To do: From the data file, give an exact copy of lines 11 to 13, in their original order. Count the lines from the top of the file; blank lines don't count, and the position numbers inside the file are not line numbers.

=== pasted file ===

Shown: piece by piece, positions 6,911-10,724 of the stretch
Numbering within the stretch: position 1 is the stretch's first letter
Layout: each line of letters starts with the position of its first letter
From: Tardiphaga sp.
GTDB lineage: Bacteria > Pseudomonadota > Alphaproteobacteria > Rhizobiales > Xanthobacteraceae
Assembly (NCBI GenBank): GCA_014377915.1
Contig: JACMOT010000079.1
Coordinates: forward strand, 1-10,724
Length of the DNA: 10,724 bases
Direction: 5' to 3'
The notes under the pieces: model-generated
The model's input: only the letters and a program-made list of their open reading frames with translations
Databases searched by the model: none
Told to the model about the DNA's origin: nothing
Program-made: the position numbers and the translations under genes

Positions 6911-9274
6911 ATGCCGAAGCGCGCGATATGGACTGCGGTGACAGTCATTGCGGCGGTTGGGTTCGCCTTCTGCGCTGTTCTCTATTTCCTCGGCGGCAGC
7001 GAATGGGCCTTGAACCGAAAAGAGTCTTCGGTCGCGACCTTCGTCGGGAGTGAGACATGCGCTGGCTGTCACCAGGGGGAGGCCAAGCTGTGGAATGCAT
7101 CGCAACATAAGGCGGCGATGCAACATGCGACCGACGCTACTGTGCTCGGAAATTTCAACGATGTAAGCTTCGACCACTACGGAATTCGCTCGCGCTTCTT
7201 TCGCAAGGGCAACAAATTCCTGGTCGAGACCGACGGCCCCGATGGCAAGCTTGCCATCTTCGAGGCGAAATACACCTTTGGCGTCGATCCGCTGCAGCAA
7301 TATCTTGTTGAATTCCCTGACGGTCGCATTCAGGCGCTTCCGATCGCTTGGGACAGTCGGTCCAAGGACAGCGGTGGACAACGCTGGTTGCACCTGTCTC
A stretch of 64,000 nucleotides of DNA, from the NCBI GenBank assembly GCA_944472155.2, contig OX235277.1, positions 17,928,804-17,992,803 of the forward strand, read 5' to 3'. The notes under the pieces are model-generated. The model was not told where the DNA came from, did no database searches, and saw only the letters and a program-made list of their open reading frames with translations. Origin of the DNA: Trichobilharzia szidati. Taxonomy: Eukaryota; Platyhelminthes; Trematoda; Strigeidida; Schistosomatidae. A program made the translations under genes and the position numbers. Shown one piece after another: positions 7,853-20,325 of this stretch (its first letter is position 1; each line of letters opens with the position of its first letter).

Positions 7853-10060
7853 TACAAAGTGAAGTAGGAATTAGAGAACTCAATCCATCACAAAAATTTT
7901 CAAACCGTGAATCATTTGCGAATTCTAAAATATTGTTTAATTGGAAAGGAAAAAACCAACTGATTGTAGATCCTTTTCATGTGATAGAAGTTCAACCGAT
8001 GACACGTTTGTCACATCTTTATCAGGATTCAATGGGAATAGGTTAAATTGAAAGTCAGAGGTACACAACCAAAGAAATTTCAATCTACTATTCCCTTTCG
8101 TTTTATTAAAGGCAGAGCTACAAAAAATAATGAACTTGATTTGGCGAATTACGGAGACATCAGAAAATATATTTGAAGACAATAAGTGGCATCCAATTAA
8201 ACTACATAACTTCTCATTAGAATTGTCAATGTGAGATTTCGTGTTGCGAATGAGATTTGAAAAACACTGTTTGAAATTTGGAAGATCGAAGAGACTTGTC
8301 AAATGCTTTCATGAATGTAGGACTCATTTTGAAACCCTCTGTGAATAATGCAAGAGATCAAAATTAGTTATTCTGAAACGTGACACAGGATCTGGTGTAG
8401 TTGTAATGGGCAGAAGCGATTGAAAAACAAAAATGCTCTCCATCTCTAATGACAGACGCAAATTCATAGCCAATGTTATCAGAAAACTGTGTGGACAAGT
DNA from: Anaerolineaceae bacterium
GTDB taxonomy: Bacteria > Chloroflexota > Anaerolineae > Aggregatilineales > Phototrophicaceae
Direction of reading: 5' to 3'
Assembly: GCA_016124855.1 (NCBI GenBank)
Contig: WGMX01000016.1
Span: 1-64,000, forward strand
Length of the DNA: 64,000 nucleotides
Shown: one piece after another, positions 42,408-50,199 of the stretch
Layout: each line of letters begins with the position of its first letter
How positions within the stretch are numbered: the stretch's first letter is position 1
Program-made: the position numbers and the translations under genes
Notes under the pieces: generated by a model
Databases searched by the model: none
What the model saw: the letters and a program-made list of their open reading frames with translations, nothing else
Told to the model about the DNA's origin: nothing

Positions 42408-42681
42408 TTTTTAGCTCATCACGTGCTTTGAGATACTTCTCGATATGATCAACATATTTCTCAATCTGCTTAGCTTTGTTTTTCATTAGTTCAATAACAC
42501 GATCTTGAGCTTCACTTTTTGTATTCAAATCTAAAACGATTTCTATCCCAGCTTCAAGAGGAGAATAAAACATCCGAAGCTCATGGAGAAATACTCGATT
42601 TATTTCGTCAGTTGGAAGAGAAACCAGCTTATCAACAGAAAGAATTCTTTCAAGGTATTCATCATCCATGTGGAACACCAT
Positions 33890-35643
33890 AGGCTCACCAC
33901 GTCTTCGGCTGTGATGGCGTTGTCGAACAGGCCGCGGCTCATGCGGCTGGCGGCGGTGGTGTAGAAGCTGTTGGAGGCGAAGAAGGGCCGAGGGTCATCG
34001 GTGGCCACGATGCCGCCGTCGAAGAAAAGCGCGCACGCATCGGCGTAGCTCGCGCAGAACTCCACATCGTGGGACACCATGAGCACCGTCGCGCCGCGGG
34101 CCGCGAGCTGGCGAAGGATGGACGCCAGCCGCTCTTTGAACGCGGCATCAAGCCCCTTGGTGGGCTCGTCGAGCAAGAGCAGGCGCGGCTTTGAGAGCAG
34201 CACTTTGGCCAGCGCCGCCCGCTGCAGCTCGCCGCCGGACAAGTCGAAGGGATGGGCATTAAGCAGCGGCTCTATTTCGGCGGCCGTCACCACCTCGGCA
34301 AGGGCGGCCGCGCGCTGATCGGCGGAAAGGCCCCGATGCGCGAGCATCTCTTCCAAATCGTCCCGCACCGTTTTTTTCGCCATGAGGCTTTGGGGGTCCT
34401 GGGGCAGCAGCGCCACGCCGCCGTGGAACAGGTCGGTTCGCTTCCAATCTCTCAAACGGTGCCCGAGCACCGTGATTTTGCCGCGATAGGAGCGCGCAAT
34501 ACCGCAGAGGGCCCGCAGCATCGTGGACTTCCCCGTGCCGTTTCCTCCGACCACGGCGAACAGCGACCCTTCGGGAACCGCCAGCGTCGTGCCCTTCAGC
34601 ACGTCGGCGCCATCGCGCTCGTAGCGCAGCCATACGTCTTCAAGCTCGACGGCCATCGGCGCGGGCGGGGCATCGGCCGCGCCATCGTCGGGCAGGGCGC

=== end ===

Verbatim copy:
The notes under the pieces: model-generated
The model's input: only the letters and a program-made list of their open reading frames with translations
Databases searched by the model: none